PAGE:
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Madiwor makes it work

L-R: Gastón Famá, Karina Pugliese, German Calvo

Buenos Aires-based label converter Symbar has seen major benefits since installing cloud-based workflow software from Madiwor, which has helped it to successfully weather the country’s recent unstable economic climate as well as increase efficiency and solve problems with price estimating.

Symbar is part of – and based next door to the headquarters of – Grupo Hasar, an international supplier of a wide range of hardware and software products, with operations in Mexico, Chile, Brazil, Peru, Uruguay and the US. It began printing self-adhesive labels in 2004 with a Mark Andy 830 press, since upgraded to a 4-color Mark Andy 2200, and serves the retail, logistics, food and beverage sectors with two shifts and 60 employees.

Twenty-five percent of its business comes from label printing. The rest comes from selling printers, handheld readers, labels and consumables from Zebra, for which the company is a distributor. ‘We focus on everything that has to do with traceability,’ says Karina Pugliese, product manager for supplies at Symbar. Clients include Avon, Coca-Cola and Pfizer.

‘Growth of the label printing business is a key part of our strategy, and investment in processes and equipment has to come with it,’ says Pugliese. ‘Increasing efficiency and profitability by installing the workflow system from Madiwor has been a part of that.’

While using its own workflow software, developed in-house and mixed with an external system, the company had struggled particularly with price estimating. ‘The price-quoting problems the system had meant we were sometimes losing money on jobs without knowing,’ says Pugliese.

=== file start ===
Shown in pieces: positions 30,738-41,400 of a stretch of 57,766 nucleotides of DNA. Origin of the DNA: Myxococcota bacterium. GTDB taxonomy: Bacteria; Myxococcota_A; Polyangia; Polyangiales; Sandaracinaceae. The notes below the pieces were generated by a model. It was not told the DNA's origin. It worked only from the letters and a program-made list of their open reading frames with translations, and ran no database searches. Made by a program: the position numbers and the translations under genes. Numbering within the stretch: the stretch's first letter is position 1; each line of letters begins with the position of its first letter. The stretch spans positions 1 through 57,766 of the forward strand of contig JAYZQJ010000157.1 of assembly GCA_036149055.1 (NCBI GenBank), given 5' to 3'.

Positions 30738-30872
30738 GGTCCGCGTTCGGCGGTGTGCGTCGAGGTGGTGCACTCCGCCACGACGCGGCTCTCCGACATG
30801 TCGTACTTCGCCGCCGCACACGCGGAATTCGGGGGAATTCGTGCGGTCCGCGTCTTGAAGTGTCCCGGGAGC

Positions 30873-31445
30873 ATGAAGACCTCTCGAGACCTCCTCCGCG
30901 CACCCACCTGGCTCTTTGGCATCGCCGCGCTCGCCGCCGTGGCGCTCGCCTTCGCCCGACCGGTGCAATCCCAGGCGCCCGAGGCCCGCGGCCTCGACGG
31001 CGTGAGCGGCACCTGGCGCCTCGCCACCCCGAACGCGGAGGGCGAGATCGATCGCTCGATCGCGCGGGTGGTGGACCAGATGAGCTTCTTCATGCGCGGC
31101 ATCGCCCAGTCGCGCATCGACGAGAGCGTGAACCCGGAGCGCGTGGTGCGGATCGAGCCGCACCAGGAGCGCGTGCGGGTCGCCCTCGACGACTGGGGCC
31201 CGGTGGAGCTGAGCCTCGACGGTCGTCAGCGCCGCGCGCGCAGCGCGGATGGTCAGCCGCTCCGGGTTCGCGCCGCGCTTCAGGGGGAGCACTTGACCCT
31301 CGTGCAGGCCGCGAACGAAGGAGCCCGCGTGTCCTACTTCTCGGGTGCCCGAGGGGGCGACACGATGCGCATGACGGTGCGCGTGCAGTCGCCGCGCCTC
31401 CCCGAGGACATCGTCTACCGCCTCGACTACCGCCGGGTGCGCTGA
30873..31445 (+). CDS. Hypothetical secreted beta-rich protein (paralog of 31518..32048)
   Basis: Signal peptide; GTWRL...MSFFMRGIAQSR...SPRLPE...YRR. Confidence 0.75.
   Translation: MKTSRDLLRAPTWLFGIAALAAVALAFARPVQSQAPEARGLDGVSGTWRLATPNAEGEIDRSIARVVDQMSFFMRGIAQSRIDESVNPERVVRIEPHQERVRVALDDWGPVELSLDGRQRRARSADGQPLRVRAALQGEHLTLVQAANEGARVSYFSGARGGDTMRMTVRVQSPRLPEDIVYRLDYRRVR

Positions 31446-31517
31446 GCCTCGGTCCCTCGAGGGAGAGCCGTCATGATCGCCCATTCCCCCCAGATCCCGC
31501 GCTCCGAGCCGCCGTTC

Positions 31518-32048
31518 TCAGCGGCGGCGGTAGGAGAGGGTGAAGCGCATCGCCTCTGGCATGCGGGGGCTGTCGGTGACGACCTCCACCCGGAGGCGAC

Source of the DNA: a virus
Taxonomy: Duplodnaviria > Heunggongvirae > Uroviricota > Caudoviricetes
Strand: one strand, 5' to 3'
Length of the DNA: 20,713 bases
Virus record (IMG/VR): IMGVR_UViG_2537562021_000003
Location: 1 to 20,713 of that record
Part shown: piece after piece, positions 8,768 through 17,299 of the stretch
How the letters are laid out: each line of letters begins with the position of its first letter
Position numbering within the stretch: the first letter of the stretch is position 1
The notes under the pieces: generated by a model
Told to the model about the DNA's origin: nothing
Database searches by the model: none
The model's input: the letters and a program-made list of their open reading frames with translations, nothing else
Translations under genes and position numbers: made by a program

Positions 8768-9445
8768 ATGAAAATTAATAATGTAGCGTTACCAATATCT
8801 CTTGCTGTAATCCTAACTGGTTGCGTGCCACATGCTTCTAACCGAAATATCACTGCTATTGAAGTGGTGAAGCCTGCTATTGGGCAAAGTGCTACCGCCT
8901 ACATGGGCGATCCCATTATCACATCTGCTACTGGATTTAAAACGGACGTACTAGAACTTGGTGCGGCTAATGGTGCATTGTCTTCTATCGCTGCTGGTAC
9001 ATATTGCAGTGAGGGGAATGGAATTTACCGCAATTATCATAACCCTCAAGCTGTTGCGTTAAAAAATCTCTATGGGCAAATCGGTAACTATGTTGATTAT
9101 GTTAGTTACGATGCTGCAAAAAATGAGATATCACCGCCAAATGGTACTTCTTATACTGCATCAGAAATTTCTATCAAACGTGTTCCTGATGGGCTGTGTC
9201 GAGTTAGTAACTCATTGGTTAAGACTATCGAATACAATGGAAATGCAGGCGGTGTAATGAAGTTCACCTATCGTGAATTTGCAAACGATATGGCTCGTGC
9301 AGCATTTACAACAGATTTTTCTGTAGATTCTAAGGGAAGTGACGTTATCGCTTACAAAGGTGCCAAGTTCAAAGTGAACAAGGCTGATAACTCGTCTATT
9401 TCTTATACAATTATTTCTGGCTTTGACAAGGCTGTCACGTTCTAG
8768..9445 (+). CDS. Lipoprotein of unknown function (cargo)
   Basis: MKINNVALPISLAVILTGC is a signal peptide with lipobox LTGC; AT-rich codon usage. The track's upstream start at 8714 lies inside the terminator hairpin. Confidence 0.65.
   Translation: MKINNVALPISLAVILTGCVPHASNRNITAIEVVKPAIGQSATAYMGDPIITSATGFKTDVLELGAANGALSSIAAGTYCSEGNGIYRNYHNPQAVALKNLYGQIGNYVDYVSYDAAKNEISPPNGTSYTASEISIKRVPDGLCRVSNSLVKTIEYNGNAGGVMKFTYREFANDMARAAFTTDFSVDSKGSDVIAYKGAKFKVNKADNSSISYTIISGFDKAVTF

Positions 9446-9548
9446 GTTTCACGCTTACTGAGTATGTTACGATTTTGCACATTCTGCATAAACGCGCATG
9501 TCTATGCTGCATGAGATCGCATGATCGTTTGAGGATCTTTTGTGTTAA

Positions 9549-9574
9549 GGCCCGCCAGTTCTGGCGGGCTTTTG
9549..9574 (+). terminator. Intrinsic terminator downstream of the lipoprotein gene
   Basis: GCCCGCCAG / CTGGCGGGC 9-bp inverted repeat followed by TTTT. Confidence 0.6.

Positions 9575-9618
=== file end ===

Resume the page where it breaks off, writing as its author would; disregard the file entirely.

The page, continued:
Since installing Madiwor’s software in mid-2019, following three months of testing, all that has changed. ‘We are really happy with the system. It has been a huge help and reduces stress,’ enthuses Pugliese. ‘It has improved our competitivity. A client can make an order online, and the software automates the process of choosing what is needed for each job. We’ve been able to reduce stock levels because the system controls what is needed.

‘Many label converters in Argentina have been struggling due to the country’s economic problems, but they haven’t impacted us: we’ve had a good year. This is partly down to the Madiwor system.’

Pugliese says Symbar is only using around 30 percent of the software’s capabilities, though this will increase in the near future to some 60-70 percent. ‘We are ramping it up more and more. We will begin using the production module soon, and this will hugely increase our efficiency.’ 

The modular nature of Madiwor’s software means that users can install the complete system or select the modules they require. The cross-platform software can be integrated into an existing workflow, or operate as a stand-alone system. The software is easy to implement and run, and is highly customizable. Modules include production planning, estimating, raw material inventory, finished product stock, B2B e-commerce (an extranet facility), and material cut and assignment. ‘The software continues to evolve. New modules are coming all the time and we add updates on a weekly basis,’ says Gastón Famá, product specialist at Madiwor. ‘It removes the stress of working out how to print a particular job. All necessary information, every metric from every machine, is stored and used by the software to help the business run more efficiently.’

The software, after extensive trialing and use at a label converter over an 18 month period, became commercially available in 2018 when brothers Ignacio and Sebastián Morrison founded Madiwor. Today, the company has more than 50 clients spread across North and South America, Europe and Africa.

‘Madiwor is a system created by industry professionals who know first-hand the challenges faced by label converters,’ says Ignacio Morrison, who has also designed workflow software for companies outside the label sector. ‘It has been designed specifically for label converters. It is very easy to implement and can be adapted to suit the user’s needs.’


James Quirk is group managing editor of Labels & Labeling.

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